"In Europe, out of 3 million HAI  approximately 50,000 resulted in death , and in Australia more than 177,000 HAI occur per year  whilst in the province of Quebec, Canada the rate of HAI are estimated to be around 11% . The HAI rates in developing countries are significantly higher [7-9]. According to the USA Center for Disease Control (CDC) some of the predominant HAI organisms are Staphylococcus aureus, Pseudomonas aeruginosa, and Enterobacter species . "
[Show abstract][Hide abstract] ABSTRACT: The role of fomites and the environment in nosocomial infections is becoming widely recognized. In this paper we discuss the use of Cupron copper oxide impregnated non-porous solid surface in the hospital setting and present in vitro testing data via USA Environmental Protection Agency (EPA) approved testing protocols that demonstrate the efficacy of these products to assist in reduction in environmental contamination and potentially nosocomial infections.
The two countertops tested passed all the acceptance criteria by the EPA (>99.9% kill within 2 hours of exposure) killing a range of bacterial pathogens on the surface of the countertops even after repeated exposure of the countertops to the pathogen, and multiple wet and dry abrasion cycles.
Cupron enhanced EOS countertops thus may be an important adjunct to be used in hospital settings to reduce environmental bioburden and potentially nosocomial infections.
"We had a high prevalence of BSIs, as compared to some other studies. However, an incidence varying from 13.9% to 29.3% has been reported from Malaysian hospitals, whereas an incidence of 17% was reported in an Italian surveillance and 39% in a Mexican hospital, showing tremendous geographic variation in the incidence. Trauma patients are on multiple invasive devices, which act as portals of colonization and invasion for pathogens. "
[Show abstract][Hide abstract] ABSTRACT: Bloodstream infections (BSIs) are one of the major life-threatening infections in hospitals. They are responsible for prolonged hospital stays, high healthcare costs, and significant mortality. The epidemiology of BSIs varies between hospitals necessitating analysis of local trends. Few studies are available on trauma patients, who are predisposed due to the presence of multiple invasive devices.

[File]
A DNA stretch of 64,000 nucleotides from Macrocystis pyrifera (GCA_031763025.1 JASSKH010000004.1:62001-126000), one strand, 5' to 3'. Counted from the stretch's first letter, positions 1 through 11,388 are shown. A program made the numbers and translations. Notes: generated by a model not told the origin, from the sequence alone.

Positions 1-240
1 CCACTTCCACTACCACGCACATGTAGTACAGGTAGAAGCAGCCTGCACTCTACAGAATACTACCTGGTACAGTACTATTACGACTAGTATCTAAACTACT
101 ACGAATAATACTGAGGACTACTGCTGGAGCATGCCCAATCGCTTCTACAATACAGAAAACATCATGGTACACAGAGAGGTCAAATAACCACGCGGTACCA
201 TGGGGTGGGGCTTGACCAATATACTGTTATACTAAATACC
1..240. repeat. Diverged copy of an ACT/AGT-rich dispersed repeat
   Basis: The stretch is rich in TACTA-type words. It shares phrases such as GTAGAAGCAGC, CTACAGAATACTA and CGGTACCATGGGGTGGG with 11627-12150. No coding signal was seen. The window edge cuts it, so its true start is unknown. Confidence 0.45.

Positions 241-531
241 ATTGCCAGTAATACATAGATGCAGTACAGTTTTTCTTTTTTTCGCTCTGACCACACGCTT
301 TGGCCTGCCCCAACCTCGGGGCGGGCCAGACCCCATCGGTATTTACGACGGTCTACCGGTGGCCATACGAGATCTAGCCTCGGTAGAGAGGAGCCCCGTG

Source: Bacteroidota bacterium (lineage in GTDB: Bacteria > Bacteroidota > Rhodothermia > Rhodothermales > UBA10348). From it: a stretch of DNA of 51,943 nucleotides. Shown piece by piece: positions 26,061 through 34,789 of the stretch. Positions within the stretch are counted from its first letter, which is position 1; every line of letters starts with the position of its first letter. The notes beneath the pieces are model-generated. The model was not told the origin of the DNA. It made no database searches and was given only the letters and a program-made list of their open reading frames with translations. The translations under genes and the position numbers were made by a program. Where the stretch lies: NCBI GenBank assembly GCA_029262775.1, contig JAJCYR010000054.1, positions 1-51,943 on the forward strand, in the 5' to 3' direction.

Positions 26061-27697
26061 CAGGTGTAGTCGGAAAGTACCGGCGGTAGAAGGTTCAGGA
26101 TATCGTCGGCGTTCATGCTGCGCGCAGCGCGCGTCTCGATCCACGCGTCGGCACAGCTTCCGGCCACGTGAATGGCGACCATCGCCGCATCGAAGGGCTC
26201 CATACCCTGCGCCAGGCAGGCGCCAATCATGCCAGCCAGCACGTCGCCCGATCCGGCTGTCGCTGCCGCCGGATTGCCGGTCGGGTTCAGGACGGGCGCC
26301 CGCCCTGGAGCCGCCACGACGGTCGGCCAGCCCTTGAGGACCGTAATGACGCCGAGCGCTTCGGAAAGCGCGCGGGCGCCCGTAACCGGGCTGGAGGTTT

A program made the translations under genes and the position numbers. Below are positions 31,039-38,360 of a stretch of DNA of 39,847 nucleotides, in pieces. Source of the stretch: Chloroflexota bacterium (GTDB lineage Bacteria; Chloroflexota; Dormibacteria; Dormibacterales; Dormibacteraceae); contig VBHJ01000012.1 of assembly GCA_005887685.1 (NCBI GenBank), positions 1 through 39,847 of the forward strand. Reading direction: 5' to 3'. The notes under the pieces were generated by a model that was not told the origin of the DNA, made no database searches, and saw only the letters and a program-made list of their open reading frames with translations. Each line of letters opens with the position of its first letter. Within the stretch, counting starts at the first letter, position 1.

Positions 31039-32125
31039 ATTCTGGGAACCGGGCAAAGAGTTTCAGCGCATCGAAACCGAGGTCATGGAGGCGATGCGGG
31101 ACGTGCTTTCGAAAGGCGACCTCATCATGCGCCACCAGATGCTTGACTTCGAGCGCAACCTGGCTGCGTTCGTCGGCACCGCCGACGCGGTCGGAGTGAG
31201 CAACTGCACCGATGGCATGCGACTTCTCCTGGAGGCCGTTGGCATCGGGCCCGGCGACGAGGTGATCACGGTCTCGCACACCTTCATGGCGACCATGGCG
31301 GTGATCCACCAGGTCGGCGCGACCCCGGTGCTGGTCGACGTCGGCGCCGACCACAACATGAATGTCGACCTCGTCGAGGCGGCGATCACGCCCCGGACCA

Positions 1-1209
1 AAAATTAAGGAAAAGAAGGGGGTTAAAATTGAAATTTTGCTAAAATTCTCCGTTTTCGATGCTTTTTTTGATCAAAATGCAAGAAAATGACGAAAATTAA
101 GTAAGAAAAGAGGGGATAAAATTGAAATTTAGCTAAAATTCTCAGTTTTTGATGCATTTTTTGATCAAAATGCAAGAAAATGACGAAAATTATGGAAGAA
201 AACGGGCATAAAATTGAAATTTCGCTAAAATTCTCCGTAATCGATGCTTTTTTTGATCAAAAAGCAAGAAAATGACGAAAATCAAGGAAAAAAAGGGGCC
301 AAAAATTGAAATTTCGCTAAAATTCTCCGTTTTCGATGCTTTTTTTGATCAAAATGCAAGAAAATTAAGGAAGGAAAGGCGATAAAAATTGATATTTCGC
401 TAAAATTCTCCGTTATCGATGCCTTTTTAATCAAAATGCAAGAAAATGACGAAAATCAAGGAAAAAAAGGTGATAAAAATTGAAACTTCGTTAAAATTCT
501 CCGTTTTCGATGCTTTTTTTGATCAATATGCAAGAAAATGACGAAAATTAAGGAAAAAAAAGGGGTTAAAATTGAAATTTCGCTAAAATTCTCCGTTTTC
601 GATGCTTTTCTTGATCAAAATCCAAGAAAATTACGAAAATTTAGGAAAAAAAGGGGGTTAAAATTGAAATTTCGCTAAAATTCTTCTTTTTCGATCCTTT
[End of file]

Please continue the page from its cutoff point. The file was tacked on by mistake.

A prospective surveillance of all BSIs was done at a level 1 trauma center from April, 2011 to March, 2012. All patients admitted to the different trauma intensive care units (ICUs) were monitored daily by attending physicians for subsequent development of nosocomial BSI. An episode of BSI was identified when patients presented with one or more of the following signs/symptoms, that is, fever, hypothermia, chills, or hypotension and at least one or more blood culture samples demonstrated growth of pathogenic bacteria. BSIs were further divided into primary and secondary BSIs as per the definitions of Center for Disease Control and Prevention. All patients developing nosocomial BSIs were followed till their final outcome.
A total of 296 episodes of nosocomial BSIs were observed in 240 patients. A source of BSI was identified in 155 (52%) episodes. Ventilator-associated pneumonia was the most common source of secondary BSI. The most common organism was Acinetobacter sp. (21.5%). Candida sp. accounted for 12% of all blood stream organisms. A high prevalence of antimicrobial resistance was observed in Gram-negative and-positive pathogens.
Trauma patients had a high prevalence of BSIs. Since secondary bacteremia was more common, a targeted approach to prevention of individual infections would help in reducing the burden of BSIs.
Journal of laboratory physicians 03/2014; 6(1):22-7. DOI:10.4103/0974-2727.129086